I received a call from the principal of the school where our 11 year old goes. He said our son and a girl were running after a ball at recess and our son knocked here down. He said he reviewed the situation with teachers and it wasn’t intentional. He also said our son is always... Read More.
My 10 year old son was punched in the head during recess time in school by another 10 year old child. The other student is well known in school for his outbursts and misbehavior. Prior to hitting my son, the same student punched a girl in the face giving her a bloody nose. My son... Read More.
Joe and John had worked weeks on preparing for their Las Vegas Children Oriented Show. The children (from the audience) are part of the show. The show incorporated swords, whips, and gloves. The Festival provided stage, sound, security and lighting. Joe and John provide padded swords for the children to use in the show. They... Read More.
My nephew was at recess on the playground playing soccer when he was tripped by another student and fell to the ground. After he had fallen, the boy then proceeded to step on his leg. My nephew could not get up and was carried to the nurse’s office when my sister then was called and... Read More.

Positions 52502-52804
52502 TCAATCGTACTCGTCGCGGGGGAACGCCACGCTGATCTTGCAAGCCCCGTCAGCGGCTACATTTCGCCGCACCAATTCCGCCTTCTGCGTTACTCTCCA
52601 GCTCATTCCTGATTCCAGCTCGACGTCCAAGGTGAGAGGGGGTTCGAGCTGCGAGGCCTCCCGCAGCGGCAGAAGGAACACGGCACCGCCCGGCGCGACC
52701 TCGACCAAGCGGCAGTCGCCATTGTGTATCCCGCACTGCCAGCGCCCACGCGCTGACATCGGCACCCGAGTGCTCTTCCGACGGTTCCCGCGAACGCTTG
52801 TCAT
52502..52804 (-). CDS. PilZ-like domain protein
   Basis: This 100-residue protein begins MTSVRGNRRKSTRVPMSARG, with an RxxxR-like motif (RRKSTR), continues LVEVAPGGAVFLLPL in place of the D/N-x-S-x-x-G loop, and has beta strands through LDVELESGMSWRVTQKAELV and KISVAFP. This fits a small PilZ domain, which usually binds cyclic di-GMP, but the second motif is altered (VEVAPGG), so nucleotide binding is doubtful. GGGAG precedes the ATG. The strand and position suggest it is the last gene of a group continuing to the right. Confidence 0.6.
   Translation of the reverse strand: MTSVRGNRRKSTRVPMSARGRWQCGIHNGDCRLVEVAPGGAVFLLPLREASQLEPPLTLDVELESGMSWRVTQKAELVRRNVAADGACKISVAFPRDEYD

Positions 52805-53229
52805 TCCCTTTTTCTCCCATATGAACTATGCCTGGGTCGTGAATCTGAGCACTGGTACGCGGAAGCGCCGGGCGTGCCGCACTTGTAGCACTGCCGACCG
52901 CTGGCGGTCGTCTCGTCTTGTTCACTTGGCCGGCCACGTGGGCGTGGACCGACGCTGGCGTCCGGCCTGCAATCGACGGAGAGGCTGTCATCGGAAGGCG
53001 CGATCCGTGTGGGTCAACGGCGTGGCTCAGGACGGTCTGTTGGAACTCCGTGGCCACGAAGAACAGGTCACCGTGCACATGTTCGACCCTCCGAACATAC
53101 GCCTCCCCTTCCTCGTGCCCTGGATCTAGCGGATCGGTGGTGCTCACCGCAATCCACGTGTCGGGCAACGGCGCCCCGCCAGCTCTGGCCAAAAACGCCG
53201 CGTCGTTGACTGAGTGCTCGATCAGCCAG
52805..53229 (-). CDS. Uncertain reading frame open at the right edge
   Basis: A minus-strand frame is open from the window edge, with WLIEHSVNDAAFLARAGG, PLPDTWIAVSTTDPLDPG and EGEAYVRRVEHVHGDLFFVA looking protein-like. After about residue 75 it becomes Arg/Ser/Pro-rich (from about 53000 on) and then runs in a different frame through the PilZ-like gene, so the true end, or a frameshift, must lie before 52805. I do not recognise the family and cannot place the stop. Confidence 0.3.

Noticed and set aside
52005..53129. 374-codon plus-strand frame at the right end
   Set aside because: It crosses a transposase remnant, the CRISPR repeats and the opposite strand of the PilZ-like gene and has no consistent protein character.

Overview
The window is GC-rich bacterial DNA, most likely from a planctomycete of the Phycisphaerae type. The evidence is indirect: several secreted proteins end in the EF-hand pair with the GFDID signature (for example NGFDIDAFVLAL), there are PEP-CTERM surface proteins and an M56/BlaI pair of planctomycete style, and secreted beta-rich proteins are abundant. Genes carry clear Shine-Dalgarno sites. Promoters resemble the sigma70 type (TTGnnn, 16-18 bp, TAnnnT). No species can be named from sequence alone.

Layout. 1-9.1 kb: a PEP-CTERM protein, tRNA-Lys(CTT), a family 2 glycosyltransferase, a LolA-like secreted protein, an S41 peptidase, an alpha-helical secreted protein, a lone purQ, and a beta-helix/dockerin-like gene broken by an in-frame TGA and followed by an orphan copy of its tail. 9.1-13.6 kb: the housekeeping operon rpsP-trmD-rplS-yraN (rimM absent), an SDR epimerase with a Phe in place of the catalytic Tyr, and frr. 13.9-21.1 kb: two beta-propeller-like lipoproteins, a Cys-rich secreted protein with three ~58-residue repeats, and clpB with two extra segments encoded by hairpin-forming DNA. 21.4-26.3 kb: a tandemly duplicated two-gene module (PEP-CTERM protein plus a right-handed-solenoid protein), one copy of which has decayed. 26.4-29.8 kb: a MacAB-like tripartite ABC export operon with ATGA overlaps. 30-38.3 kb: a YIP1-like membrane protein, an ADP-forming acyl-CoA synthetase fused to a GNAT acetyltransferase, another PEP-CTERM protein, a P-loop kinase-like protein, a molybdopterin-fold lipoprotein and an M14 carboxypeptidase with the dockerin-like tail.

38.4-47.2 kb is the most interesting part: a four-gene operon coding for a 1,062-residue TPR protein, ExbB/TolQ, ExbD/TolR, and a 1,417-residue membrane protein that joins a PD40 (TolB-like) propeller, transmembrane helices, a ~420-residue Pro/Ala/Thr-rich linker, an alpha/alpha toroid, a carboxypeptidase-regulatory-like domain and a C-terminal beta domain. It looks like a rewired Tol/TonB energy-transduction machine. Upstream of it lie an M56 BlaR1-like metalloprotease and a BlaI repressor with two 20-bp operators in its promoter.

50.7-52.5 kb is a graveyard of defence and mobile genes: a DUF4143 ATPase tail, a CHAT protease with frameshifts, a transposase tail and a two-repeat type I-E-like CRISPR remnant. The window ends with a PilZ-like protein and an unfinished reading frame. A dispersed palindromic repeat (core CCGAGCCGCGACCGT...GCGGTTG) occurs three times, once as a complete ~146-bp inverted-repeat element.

In Pennsylvania, does transferring a vehicle title to my 17 year old child offer any protection from liability, should she be involved in an incident with the vehicle? Or will I continue to be liable until the age of 18? In short, I’m wondering what’s the personal liability of a parent in PA for the... Read More.
My 17 year old son and another 17 year old boy agreed to meet at a park on a Sunday and fight. The fight was recorded by another boy and shows that the two boys touched hands before the fight began. Several days later I received a call from the police urging me to contact... Read More.